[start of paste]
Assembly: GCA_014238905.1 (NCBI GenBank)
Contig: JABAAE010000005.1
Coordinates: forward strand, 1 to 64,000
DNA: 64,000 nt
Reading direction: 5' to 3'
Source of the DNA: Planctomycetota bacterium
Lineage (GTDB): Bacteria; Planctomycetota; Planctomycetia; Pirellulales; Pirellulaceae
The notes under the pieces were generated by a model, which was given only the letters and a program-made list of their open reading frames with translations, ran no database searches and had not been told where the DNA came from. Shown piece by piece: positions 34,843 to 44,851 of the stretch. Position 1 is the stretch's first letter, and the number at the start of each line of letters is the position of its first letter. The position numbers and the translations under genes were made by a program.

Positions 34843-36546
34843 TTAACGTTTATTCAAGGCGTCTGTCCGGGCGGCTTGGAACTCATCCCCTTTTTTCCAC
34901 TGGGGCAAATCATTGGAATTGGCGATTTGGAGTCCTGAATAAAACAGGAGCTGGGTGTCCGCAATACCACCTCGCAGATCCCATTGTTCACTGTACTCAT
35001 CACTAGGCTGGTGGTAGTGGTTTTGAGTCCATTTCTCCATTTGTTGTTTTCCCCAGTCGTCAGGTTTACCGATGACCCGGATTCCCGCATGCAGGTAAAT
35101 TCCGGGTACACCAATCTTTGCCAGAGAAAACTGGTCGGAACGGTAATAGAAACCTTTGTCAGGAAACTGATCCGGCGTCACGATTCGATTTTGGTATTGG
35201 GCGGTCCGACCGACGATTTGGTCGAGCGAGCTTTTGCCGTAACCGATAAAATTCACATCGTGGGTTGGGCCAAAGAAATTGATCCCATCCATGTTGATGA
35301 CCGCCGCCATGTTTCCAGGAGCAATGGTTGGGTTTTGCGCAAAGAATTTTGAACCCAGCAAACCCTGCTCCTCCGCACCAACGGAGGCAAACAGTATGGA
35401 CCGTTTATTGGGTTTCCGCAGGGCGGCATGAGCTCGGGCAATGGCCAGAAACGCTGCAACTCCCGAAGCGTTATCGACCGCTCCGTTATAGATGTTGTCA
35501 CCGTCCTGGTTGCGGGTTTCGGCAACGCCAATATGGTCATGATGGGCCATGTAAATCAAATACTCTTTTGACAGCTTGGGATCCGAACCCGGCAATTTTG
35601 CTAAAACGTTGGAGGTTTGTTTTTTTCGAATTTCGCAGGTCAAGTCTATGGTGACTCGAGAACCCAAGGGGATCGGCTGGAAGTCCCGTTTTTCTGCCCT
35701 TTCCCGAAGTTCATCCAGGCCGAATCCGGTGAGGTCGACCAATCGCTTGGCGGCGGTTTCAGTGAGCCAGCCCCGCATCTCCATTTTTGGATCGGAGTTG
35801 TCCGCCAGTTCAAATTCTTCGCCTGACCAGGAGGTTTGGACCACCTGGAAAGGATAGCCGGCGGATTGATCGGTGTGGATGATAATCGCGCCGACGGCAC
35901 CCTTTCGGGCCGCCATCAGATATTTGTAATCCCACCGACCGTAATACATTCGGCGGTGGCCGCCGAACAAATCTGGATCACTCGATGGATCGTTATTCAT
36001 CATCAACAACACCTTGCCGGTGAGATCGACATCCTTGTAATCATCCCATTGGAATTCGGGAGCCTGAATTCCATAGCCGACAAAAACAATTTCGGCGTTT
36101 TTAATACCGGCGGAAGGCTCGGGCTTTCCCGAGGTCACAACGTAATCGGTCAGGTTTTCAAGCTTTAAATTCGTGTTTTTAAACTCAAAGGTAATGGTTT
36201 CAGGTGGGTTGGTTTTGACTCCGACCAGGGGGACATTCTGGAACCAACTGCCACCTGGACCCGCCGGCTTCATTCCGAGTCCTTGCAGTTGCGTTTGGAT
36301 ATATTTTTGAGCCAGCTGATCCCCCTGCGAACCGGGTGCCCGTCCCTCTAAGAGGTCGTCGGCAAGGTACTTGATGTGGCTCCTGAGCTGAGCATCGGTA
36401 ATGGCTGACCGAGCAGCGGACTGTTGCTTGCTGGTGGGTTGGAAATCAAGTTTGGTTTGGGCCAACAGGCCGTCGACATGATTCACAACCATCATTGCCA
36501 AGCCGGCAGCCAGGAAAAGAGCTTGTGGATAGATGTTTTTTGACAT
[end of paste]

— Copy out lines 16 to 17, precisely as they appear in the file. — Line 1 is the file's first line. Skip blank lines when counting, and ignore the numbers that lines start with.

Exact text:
35401 CCGTTTATTGGGTTTCCGCAGGGCGGCATGAGCTCGGGCAATGGCCAGAAACGCTGCAACTCCCGAAGCGTTATCGACCGCTCCGTTATAGATGTTGTCA
35501 CCGTCCTGGTTGCGGGTTTCGGCAACGCCAATATGGTCATGATGGGCCATGTAAATCAAATACTCTTTTGACAGCTTGGGATCCGAACCCGGCAATTTTG